Edited by Ann and Jeff VanderMeer
Published by Tor Books
When I received this book to review, I nearly passed out. I’d been told it was a short story collection. Upon seeing it, and LIFTING it, I said no, it’s THE collection of short stories…they’re ALL in here!
Upon opening the tome, however, I discovered I wasn’t entirely wrong.
Subtitled “A Compendium of Strange and Dark Stories”, The Weird is an historical compendium of great and important weird short stories from 1901 to 2010. To say it’s ambitious doesn’t begin to scratch the surface. This massive book contains 110 stories, reaches about 1,300 pages, and admits in its own introduction to being around 750,000 words.
What you get for the rather high price of admission is enough to teach a college course on the history of weird short fiction. Here, “weird” is defined in the Lovecraft way. Strange. Abnormal. This means that the majority of the stories contained could be classified as horror or at least dark fantasy or dark science fiction. There are some odd offshoots of the weird classification, but overall you’re looking at 110 stories of creepy creatures and bizarre occurrences.
Editors Ann and Jeff VanderMeer are clearly experts at the genre, both being award-winning novelists themselves. By crossing over 100 years of weird tales, they have carefully selected rare, important, and otherwise noteworthy stories for inclusion. Every story has a reason to be here. There’s no filler, no “hey, we need one for 1957” kind of knee-jerk inclusions. Each tale has a small introduction detailing the author and why he/she and his/her story are included.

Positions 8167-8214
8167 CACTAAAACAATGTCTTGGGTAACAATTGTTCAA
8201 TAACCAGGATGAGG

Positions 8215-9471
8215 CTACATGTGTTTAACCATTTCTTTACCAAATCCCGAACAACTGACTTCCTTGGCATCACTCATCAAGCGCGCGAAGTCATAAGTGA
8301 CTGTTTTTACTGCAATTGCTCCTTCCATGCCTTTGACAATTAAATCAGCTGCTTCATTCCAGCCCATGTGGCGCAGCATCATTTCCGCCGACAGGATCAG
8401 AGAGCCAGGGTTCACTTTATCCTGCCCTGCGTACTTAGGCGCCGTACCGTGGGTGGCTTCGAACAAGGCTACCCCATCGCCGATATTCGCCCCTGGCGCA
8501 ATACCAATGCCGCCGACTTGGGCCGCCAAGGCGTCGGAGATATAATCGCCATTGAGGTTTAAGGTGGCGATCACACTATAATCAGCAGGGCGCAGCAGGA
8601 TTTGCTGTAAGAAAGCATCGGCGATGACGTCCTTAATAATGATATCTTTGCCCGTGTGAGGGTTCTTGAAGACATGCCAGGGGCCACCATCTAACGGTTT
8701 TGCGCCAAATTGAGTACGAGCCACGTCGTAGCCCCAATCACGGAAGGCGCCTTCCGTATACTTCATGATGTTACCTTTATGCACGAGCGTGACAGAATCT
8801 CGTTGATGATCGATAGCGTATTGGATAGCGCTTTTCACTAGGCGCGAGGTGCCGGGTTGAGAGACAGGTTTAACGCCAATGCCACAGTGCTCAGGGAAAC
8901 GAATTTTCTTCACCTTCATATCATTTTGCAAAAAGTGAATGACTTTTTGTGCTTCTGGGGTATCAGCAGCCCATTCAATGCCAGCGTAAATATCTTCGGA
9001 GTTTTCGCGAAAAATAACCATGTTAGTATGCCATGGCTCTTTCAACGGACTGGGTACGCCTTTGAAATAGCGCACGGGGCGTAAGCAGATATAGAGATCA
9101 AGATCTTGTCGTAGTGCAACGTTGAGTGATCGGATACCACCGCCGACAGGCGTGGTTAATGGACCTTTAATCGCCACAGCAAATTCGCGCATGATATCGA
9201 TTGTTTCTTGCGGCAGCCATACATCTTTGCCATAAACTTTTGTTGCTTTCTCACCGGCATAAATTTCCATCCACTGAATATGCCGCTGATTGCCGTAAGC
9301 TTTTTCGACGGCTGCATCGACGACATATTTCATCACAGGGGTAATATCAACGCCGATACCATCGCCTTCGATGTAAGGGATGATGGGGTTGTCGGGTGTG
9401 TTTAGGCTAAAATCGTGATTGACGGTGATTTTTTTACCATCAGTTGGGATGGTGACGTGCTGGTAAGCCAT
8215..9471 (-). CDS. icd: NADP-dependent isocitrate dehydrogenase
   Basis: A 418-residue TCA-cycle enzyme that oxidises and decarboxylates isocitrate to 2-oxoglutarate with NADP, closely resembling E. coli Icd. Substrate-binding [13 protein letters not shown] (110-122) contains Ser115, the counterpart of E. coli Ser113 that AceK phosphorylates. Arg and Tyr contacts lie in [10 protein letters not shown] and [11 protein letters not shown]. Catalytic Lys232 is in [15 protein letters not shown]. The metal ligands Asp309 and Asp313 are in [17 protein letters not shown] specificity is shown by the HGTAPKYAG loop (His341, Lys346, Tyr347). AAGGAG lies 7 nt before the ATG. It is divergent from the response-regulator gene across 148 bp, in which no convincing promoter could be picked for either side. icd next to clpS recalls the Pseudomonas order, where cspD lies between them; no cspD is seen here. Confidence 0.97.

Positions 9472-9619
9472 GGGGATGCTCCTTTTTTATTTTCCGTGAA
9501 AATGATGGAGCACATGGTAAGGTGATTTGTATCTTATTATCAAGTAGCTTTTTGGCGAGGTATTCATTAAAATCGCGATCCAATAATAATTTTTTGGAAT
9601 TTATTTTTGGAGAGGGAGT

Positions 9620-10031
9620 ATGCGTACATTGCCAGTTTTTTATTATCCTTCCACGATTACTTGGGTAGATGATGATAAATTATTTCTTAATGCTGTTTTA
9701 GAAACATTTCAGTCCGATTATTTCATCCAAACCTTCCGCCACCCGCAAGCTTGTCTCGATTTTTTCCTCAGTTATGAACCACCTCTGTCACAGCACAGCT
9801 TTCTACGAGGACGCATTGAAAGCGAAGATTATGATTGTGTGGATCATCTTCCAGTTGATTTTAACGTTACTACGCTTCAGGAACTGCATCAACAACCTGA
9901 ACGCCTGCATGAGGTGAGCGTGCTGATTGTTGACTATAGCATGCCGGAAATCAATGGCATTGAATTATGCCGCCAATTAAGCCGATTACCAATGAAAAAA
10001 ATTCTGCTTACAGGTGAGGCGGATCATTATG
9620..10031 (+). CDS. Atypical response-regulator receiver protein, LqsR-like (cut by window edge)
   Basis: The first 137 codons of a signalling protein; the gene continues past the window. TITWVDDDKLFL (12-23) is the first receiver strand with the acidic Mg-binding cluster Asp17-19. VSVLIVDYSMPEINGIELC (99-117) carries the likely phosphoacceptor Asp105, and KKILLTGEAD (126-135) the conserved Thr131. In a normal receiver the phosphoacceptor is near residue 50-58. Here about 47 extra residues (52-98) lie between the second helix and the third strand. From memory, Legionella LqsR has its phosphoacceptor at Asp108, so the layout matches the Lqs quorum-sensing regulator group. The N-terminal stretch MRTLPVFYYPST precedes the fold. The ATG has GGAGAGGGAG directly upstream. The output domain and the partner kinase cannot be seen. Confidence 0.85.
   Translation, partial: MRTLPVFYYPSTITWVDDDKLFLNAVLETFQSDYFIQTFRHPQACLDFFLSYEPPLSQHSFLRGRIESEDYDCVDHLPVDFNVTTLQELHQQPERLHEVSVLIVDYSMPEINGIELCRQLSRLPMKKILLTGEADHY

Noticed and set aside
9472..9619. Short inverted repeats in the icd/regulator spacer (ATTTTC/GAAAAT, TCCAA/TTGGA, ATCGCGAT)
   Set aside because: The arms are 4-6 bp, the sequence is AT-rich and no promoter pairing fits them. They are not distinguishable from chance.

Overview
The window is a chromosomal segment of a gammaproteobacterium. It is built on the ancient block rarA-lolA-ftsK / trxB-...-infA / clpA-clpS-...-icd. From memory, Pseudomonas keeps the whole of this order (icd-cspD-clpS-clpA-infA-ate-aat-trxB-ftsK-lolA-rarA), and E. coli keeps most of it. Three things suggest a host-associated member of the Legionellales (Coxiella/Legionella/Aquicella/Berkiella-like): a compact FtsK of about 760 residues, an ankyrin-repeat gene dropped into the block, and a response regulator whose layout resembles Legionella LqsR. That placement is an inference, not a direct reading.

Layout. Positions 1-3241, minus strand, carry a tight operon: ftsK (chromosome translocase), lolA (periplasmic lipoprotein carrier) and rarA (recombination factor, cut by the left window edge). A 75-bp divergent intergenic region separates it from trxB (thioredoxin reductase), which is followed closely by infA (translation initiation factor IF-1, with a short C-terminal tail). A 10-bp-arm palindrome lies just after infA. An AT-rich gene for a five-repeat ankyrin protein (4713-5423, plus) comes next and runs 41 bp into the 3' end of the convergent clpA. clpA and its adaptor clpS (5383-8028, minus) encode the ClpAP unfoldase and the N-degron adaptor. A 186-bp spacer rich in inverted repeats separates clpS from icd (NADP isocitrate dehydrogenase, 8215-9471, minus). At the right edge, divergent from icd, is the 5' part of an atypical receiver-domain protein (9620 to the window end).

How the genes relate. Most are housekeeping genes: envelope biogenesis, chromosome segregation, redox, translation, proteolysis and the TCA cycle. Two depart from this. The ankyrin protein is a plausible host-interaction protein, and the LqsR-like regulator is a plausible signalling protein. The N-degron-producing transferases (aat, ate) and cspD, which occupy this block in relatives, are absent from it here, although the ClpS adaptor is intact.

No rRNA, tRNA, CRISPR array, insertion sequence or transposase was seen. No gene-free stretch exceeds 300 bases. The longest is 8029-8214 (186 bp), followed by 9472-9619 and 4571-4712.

There are many of the usual suspects here. Lovecraft is represented, naturally, along with traditional genre luminaries such as Bloch, King, Ellison, and Barker. In all, I’d say I’d read about 1/3 of these tales prior to this collection. If you’ve read short horror fiction in the last 20 years and not run across “His Mouth Will Taste of Wormwood” by Poppy Z Brite or “In The Hills, The Cities” by Clive Barker, you’re just not paying attention.
However, there are some really special inclusions that add value where some of these common and popularly published tales might detract. Included are several stories that are translated into English for the first time, such as “The Hell Screen” by Ryunosuke Akutagawa. Written in 1918, this work is legendary in Japanese literature but has yet to be digested by Western audiences despite its age. That’s just one example; there are several more first translations or new, definitive translations here.
Another excellent feature of this volume is the international flavor of the selected tales. Stories are included from Japan, Germany, Italy, even Nigeria that I otherwise would never have seen.
While many of the more modern inclusions may be familiar to horror fans of today, the sheer historical scope of the selections will guarantee hours (hell, DAYS) of reading pleasure.
It’s no stretch to say you’ll never find a better, more inclusive collection of weird tales than The Weird. If you enjoy weird tales, this is a must-add edition for your library.
4 1/2 out of 5